Many voices are being heard in the ensemble of “Women Talking.” It’s tricky to determine the sole best performance when everyone is so exceptional – the beauty is in the collaboration. Naturally, there is someone you gravitate to more, and in this film, it’s Sheila McCarthy. Her work as Greta is a fierce reminder of the challenge between following instinct and surviving against it. She often brings up stories of her horses, Ruth and Cheryl. In one story, when the horses were met with an unfamiliar path, they fled in another direction without a moment to think. There’s a fascinating pause of reflection written on McCarthy’s face whenever Greta mentions the horses, which is in contrast to the decisions they need to make without a moment’s pause.
Scarface Janz is one woman who lives on the commune and doesn’t partake in the hayloft conversation but is aware of what’s going on. She makes her perspective known very early on and adheres to it. The casting of Frances McDormand (also a producer on the film) as this character lends an absorbing layer to the overall story and to what Polley’s adaptation prioritizes. McDormand is a powerhouse performer. She has an unforgettable screen presence. Based on her name alone, there’s an expectation that she’ll be a more frequent and visible player throughout the film. While this isn’t the case, her absence does make one wonder. What will become of the women who voted not to leave? McDormand’s subtle work and knowing the proximity of her presence to the hayloft, is a significant reminder not to forget about the conversation happening beyond those walls.
The cast represents different generations of women, further reinforcing that the story is not just about one period of time. The film is driven by a forward-thinking mentality that addresses what happens when a group of women join together and take action for their future. Polley’s adaptation inspires a sense of optimism, which is expressed in numerous ways from the performances, screenplay, and music. Hildur Guðnadóttir’s score is a stunning balance of both hope and despair. Complementary sounds of acoustic guitar and strings bring the light from moments of darkness. Guðnadóttir evokes the feeling that women’s voices are being heard and that there is a future for them on the horizon. The score stresses the tension of the current timeline and the beauty of moving past it.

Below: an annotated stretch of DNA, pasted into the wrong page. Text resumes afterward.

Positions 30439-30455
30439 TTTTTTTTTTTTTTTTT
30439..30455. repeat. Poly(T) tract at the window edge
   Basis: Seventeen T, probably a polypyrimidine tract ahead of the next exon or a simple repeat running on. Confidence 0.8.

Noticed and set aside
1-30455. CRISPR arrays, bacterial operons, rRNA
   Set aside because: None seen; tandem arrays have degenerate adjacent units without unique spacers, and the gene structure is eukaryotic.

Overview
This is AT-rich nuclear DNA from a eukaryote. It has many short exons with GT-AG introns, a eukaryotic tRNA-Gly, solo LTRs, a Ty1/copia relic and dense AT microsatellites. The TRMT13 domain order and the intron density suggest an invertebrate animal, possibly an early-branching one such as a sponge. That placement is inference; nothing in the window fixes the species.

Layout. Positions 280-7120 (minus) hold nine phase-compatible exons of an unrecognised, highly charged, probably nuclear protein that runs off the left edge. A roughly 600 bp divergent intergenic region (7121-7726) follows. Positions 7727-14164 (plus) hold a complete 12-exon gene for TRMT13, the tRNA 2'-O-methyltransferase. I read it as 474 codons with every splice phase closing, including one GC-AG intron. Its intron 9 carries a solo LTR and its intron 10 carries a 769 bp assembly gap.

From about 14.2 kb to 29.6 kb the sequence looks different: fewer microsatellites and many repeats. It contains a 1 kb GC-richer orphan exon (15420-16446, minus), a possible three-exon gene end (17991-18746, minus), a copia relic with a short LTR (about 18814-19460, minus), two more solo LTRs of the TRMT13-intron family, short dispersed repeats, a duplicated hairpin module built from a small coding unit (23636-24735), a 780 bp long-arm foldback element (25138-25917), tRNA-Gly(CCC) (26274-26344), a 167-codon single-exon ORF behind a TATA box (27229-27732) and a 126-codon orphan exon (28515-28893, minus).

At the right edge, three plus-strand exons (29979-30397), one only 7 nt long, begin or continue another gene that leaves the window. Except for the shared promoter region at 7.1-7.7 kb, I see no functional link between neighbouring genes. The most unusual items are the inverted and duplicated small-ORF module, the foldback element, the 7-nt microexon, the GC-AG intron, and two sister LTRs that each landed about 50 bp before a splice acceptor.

Sometimes it feels as though the story of “Women Talking” took place a long time ago. The muted color grading makes the film appear similar to a faded postcard of another lifetime. It’s almost black-and-white but has hints of color. The gradient is an effective decision for reasons that contrast with one another. Considering the actual events that the film is based on took place between 2005 and 2009, only a little time has passed. Polley brings forth an interesting challenge of her own artistic decision to maintain a muted appearance for the film. There’s an interesting dichotomy between how the film is presented versus what is being talked about, and Polley also explores this with narration. The muted gradient paired with the voice of the colony’s youngest member speaks to a story that is much more forward-feeling than stagnant in one place.
The timelessness of “Women Talking” can be attributed to its focus on the conversation itself. This meeting can happen at various moments in time, and the words will still ring true. These women are trying to articulate something so indescribably harrowing that needs to be spoken, and the film depicts a calling to future generations. As Ona explains, the meeting minutes are never to be removed from the hayloft. They must stay as an artifact for others to find and to be aware of what happened. Stories of future generations will be different from “Women Talking”; the narrator speaking to those generations and the acknowledgment that by the film’s end, you will not only carry the weight of its subject matter but with some degree of hope.